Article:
Fortescue, Chichester Samuel Parkinson- (1823–98), Baron Carlingford and 2nd Baron Clermont , chief secretary for Ireland (1865–6, 1868–71), was born 18 January 1823 at Glyde, Co. Louth, second son (among two sons and two daughters) of Chicester Fortescue (1777–1826), of Dromisken, Co. Louth, and his wife Martha, daughter of Samuel Meade Hobson, of Co. Cork. Educated by a private tutor, he entered Christ Church, Oxford, in 1841, graduating BA in 1845. He held a studentship at Christ Church (1843–56), which required him to remain celibate for this period.
Travelling to Dresden to study German, in 1845 he visited Rome, where he became a friend of the humorist Edward Lear. Despite a lack of self-confidence, and a stammer that made public speaking difficult, he was persuaded by his brother to stand for parliament in August 1847 and was elected MP for Louth (1847–74). His maiden speech in 1848 was made in defence of Lord John Russell's bill for the removal of Jewish disabilities. A believer in tolerance, he opposed the 1851 ecclesiastical titles act forbidding Roman Catholic bishops from assuming English placenames as the titles of their sees. A rising liberal, in 1854 he was appointed a junior lord of the treasury. This was followed by posts in Lord Palmerston's successive administrations as under-secretary of state for the colonies (1857–8, 1859–65).
On inheriting the estate of William Parkinson Ruxton, of Ardee, Co. Louth, in 1862, he was obliged to assume the additional surname ‘Parkinson’ by the deceased's will. He became a privy councillor in 1864, and an Irish PC two years later. On 20 January 1863 he married the three-times widowed Frances Braham, who continued to be known as Frances, Countess Waldegrave. When Palmerston died (October 1865) she established herself as a leading society hostess, with her salon at Strawberry Hill, Twickenham, one of the key meeting-places for the liberal leaders. On 7 December 1865 Fortescue succeeded Sir Robert Peel (qv) (1822–95) as chief secretary in Russell's government and went to Dublin, where his wife's charm and extravagant hospitality made them popular figures. He attempted to introduce an Irish land bill to secure tenants' rights but this was overshadowed by the parliamentary reform bills, and their defeat signalled the end of the ministry; he resigned in June 1866.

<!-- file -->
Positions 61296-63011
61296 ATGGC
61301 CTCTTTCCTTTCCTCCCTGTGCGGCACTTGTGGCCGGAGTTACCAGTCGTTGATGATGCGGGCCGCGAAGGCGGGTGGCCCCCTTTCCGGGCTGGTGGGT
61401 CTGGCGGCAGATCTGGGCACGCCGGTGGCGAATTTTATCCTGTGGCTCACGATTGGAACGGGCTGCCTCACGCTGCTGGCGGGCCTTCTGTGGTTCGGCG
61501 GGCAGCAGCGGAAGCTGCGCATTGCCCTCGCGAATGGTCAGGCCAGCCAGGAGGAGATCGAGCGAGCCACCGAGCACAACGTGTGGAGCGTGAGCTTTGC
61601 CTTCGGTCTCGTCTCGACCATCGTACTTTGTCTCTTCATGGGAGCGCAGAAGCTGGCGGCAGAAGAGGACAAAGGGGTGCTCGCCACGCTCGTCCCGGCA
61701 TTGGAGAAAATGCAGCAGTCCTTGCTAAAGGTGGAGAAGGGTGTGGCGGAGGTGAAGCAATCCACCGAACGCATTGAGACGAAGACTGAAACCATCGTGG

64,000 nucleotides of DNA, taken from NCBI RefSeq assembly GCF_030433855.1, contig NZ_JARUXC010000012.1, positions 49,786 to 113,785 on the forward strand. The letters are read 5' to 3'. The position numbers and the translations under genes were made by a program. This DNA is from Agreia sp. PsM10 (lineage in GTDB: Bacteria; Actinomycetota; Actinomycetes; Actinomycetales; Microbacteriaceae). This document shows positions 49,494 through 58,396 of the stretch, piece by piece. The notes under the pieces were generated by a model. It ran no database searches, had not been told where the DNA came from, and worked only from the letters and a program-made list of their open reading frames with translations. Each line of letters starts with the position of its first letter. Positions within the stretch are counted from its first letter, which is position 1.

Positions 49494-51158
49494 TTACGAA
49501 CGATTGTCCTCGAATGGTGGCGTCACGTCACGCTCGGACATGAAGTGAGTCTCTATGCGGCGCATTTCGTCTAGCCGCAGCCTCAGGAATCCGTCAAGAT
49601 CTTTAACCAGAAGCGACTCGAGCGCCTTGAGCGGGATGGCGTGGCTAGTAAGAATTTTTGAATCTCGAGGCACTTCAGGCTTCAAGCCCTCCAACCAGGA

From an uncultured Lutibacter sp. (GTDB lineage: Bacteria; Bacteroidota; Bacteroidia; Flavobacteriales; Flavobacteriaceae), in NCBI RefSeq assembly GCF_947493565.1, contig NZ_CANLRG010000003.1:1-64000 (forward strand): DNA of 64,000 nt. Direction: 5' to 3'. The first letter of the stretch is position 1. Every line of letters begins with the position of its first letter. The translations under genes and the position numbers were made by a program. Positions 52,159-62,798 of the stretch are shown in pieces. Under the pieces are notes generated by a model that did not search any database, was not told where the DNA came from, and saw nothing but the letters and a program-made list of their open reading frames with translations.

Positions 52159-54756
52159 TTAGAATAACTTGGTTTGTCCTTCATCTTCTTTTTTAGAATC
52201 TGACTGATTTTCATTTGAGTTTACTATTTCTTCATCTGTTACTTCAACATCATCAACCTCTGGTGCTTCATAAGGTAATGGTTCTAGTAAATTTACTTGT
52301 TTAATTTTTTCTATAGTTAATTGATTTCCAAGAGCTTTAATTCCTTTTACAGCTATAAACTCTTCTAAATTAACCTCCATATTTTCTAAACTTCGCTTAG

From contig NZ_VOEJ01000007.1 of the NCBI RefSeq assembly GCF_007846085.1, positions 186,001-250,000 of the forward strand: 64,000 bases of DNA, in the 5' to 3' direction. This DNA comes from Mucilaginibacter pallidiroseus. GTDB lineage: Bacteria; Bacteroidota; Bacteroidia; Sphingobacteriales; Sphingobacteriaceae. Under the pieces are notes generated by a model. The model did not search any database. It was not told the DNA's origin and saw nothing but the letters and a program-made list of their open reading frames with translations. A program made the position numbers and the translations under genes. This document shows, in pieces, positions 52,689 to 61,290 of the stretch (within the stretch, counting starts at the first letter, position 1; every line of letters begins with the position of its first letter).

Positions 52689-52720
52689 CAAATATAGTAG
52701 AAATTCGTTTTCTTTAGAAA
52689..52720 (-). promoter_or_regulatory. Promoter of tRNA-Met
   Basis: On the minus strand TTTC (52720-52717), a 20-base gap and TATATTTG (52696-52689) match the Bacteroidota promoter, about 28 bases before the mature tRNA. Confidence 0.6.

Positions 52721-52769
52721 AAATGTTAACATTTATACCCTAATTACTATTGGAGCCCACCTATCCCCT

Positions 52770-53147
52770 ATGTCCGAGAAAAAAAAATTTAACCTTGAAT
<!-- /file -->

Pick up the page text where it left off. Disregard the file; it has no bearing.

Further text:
With the formation of W. E. Gladstone's ministry in December 1868 he was reappointed chief secretary (23 December), with a seat in cabinet. Regarded as Gladstone's Irish spokesman, he was the most prominent Irishman in the upper ranks of the liberal party, and although not considered a formidable politician he made two important contributions to Irish affairs in his second term as secretary. Crucially involved in preparing the 1869 disestablishment of the church of Ireland bill (he had urged the legislation since 1866), he also worked on the 1870 land act. This second act gave the ‘Ulster custom’ legal status, and under the ‘Bright clauses’ allowed for tenant purchase of the land. In the later stages of the bill he introduced an important clause that secured tenant compensation for landlord disturbance. In June 1869 he was forced to investigate whether the Literary and Scientific College Society in the Queen's University had breached its prohibition on the discussion of political matters, but judiciously declared that although the rule had been broken no seditious or treasonable language had been used. He also introduced a peace preservation bill in 1870. Not considered commanding enough, in January 1871 he was replaced by Lord Hartington (qv), and succeeded John Bright as president of the Board of Trade.
The general election of January 1874 was a setback for both Fortescue and his party; his defeat at Louth was viewed as a symbolic rejection of Gladstone's policies for Ireland. Sensing defeat, he canvassed Gladstone before the election for a peerage and in February was made Baron Carlingford. The death of his wife in 1879 was a devastating blow and he vowed to retire from public life. Nevertheless, he was persuaded to return in Gladstone's second administration and was appointed lord privy seal (1881–5), in charge of Irish affairs in the house of lords. He played an important advisory role in the drafting and passing of the 1881 land act, and was appointed lord president of the council (1883–5). Attempts were made to remove him in the autumn of 1884, with the promise of a foreign embassy, but he stubbornly declined and the prime minister was unable to force his hand. The collapse of the ministry in 1885 lead to a reappraisal of his beliefs and the following year he was among those whigs who withdrew support from Gladstone on home rule; Fortescue refused to tamper with the act of union, which his father had supported. He became a liberal unionist and voted against the government on the second home rule bill in 1893.
Withdrawing increasingly from public life, he resided at Chewton House, Radstock. On the death of his brother, Thomas, he succeeded him as 2nd Baron Clermont on 29 July 1887. He died 30 January 1898 at Marseilles, while on his way to the Riviera for his health. He had no children; on his death the baronies of Clermont and Carlingford became extinct. There are collections of his papers in the Somerset Record Office and the British Library.